A federal court in Massachusetts has ruled that the U.S. bishops’ contract with the federal government for the provision of counseling support for trafficking victims was unconstitutional.
In a further blow to the free exercise of church-affiliated institutions, Judge Richard Stearns ruled on March 23 in favor of the American Civil Liberties Union of Massachusetts, which challenged the constitutionality of the federal government’s contract with the U.S. Conference of Catholic Bishops’ Migration and Refugee Services (MRS).
The court ruled that the Department of Health and Human Services contract with MRS violated the Establishment Clause of the U.S. Constitution.
The HHS contract stipulated that the Church agency’s subcontractors could not provide contraception or abortion services to trafficking victims. Counseling and other outreach services are provided through the Trafficking Victims Protection Act.
Judge Stearns deemed the contract unconstitutional because the taxpayer-funded services imposed religiously based beliefs on recipients who may not share them.
Barring the use of federal funds for “abortion services and contraceptive materials is not a subject of truly voluntary participation; subcontracting organizations and trafficking victims cannot ‘opt out’ of the restriction without shouldering the financial burden of doing so,” Stearns contended.
“[T]he government defendants’ delegation of authority to the USCCB to exclude certain services from government funding ‘provides a significant symbolic benefit to religion,’ in violation of the Establishment Clause,” he stated.
Sister Mary Ann Walsh, a spokeswoman for the U.S. Conference of Catholic Bishops, suggested the conference might appeal the decision, but offered no formal response to a decision likely to have broad ramifications for other Church contracts with federal and state governments.
Richard Garnett, a leading constitutional scholar at the University of Notre Dame, strongly criticized the ruling in a March 27 post on National Review.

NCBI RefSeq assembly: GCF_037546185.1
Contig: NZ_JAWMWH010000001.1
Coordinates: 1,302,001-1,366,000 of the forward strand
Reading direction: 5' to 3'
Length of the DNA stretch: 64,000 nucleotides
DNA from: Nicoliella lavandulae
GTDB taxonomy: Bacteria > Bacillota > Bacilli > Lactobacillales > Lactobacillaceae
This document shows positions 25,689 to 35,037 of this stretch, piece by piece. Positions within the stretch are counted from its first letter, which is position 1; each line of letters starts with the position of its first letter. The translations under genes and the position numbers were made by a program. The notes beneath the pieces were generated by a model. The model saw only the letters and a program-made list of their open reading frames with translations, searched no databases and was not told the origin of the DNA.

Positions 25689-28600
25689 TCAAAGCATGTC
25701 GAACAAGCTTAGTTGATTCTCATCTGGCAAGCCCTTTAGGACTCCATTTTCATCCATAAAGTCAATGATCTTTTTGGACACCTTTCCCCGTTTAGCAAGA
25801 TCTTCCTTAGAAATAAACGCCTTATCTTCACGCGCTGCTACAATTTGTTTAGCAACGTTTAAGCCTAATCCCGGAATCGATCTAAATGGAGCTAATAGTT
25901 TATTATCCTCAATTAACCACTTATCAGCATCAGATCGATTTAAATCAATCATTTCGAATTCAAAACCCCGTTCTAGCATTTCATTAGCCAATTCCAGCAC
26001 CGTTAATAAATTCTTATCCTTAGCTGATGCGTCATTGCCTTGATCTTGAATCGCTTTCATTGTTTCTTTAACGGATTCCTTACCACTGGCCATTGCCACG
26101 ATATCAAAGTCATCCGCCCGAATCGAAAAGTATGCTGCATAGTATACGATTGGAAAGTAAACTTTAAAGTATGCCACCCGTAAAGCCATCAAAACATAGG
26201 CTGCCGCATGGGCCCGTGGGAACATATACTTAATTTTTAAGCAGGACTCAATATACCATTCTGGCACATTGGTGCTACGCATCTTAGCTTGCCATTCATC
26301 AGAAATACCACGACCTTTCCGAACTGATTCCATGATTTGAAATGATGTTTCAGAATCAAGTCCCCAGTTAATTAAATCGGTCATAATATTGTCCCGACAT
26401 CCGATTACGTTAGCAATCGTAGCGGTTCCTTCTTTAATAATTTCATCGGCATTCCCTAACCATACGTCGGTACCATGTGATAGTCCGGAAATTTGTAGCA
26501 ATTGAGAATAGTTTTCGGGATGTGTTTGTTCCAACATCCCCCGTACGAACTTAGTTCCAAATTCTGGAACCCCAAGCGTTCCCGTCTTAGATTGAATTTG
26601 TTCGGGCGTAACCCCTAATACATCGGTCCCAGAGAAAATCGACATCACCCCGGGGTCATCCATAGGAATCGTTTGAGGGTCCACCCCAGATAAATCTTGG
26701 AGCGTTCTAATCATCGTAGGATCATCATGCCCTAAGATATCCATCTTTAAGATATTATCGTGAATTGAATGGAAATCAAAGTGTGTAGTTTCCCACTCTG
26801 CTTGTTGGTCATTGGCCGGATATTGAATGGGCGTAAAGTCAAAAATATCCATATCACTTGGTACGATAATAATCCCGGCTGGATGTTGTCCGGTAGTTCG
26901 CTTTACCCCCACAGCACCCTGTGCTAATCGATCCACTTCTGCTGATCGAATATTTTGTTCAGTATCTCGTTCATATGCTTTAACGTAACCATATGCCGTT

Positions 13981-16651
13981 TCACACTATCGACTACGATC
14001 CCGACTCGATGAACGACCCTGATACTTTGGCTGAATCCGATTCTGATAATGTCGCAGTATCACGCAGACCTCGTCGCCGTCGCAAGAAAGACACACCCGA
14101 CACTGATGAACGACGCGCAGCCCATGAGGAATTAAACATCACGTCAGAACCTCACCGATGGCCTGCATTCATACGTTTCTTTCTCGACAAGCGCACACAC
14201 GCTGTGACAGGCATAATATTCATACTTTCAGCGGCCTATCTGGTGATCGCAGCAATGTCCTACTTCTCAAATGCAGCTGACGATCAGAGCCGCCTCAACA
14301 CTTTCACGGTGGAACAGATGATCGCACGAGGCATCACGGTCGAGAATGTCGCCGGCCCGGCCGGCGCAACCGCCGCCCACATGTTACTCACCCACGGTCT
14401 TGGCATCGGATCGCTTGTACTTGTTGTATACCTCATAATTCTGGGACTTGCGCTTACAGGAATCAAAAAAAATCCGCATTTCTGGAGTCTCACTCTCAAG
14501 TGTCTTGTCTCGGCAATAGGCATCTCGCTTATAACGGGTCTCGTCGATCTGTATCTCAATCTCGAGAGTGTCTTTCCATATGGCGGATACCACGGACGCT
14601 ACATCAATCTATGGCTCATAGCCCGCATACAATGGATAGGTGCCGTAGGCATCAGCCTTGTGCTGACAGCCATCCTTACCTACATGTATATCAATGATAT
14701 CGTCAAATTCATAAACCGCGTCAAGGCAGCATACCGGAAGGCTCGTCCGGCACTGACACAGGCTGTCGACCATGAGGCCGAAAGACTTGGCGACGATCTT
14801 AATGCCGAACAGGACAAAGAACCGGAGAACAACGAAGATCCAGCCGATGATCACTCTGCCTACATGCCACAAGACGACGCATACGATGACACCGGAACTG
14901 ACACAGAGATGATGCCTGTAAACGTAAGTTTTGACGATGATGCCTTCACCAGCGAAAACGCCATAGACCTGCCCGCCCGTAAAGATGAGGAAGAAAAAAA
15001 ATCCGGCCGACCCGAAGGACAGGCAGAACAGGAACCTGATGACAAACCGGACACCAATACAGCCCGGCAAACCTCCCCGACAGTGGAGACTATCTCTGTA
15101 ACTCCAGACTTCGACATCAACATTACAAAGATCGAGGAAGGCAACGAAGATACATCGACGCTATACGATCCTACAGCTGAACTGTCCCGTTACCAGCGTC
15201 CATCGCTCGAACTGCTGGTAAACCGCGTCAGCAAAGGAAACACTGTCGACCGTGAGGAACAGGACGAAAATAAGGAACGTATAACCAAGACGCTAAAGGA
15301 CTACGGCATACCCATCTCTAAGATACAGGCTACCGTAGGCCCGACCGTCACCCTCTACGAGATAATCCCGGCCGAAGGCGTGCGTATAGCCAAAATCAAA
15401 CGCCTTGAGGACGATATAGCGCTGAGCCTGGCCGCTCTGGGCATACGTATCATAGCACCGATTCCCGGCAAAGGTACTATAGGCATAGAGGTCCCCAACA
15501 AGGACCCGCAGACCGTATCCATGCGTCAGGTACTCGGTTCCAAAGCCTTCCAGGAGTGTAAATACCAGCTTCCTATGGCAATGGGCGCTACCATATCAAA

“it would not violate the Establishment Clause for the government to decide its human-trafficking funds should not be used, by anyone, to pay for abortion- and contraception-related counseling. To understate the matter, the government is not required to subsidize or support abortions, and opposition to abortion is no more suspect because many religious believers oppose it than opposition to human trafficking is suspect because many religious believers oppose it,” said Garnett.
“Next, it is not the case that the religion-inspired policies and practices of institutions that receive public funds somehow become, for constitutional purposes, the government’s own policies. If Judge Stearns were right (and he certainly is not), then it is unconstitutional for a Catholic school that receives some special-education-related or school-lunch funding for low-income students to have morning chapel or First Communion classes. If Judge Stearns were right (and, again, he isn’t), the federal government would be required to forbid any religious institutions that participate in “charitable choice” and “faith-based initiative” programs from taking religious-mission into account when hiring,” Garnett added.
The bishops and their religious and political allies have opposed legal challenges like the Massachusetts Civil Liberties Union, charging that special interests promoting abortion rights or same-sex “marriage,” combined with an intolerant brand of secularism, seek to remove religious witness from the public square.
Last year, long before Judge Stearns’ ruling, HHS declined to renew its multi-year contract with MRS. The USCCB protested the decision, and The Washington Post subsequently reported that political appointees at HHS had intervened to prevent a renewal of the contract, leading the agency to award contracts to less-qualified applicants.